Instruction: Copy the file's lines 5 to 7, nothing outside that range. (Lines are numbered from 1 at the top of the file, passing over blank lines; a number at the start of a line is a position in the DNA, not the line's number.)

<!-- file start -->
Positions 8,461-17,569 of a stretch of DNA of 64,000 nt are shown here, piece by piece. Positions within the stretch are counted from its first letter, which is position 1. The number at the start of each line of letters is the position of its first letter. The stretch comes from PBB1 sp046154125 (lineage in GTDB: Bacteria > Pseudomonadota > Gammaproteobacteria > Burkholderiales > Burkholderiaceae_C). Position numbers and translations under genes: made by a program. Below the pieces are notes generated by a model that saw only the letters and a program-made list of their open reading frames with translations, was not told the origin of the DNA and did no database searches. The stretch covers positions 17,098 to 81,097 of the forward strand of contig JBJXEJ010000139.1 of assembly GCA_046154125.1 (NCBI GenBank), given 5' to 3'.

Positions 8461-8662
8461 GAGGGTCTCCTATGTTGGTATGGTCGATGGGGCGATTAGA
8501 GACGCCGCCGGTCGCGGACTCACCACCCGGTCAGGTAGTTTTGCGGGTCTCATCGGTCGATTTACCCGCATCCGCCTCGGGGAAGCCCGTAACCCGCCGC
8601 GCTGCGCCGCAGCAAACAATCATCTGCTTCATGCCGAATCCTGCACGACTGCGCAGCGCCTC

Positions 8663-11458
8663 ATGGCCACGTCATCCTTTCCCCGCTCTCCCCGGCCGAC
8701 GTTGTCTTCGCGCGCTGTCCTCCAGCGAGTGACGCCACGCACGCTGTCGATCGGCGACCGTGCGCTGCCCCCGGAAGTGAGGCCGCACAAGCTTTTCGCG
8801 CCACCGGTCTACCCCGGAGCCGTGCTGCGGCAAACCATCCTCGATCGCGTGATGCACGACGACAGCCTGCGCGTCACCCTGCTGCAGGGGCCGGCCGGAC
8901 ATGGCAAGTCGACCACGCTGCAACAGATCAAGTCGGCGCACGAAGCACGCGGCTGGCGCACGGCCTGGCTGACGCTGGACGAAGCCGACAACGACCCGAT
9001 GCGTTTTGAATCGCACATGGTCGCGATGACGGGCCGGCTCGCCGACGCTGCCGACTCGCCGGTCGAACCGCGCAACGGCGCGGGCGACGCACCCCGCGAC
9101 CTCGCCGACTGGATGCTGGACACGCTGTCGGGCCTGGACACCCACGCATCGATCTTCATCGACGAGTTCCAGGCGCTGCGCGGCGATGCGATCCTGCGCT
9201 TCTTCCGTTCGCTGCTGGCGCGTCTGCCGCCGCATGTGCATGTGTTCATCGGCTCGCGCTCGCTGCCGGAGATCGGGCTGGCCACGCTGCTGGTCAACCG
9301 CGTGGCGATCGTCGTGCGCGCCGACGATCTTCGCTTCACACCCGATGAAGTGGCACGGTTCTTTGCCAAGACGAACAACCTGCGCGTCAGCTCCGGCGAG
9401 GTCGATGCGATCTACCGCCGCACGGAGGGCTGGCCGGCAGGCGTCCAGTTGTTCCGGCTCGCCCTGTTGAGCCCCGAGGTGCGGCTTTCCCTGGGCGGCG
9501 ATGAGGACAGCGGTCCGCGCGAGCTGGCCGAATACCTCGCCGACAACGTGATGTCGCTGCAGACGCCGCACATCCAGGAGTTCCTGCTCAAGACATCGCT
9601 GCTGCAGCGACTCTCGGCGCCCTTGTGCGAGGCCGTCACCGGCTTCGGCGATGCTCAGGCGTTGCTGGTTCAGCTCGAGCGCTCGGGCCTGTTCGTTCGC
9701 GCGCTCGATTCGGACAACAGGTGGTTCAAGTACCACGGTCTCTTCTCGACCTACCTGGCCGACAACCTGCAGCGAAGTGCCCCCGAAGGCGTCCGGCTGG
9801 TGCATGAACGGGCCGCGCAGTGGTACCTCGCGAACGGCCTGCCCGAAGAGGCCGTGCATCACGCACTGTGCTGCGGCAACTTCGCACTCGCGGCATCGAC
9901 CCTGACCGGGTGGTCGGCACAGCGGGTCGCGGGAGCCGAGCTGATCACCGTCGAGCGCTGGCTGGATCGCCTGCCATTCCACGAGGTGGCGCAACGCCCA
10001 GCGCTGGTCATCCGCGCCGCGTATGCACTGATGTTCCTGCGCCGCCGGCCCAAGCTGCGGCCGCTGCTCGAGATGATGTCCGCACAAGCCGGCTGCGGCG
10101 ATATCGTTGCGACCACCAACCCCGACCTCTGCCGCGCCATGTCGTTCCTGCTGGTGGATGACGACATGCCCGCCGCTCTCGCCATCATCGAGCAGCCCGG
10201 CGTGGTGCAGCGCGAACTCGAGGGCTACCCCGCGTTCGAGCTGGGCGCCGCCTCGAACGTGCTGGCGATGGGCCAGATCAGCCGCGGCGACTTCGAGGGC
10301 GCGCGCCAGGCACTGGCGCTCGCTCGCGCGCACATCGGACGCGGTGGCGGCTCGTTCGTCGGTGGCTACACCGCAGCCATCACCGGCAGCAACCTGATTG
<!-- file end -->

8601 GCTGCGCCGCAGCAAACAATCATCTGCTTCATGCCGAATCCTGCACGACTGCGCAGCGCCTC

Positions 8663-11458
8663 ATGGCCACGTCATCCTTTCCCCGCTCTCCCCGGCCGAC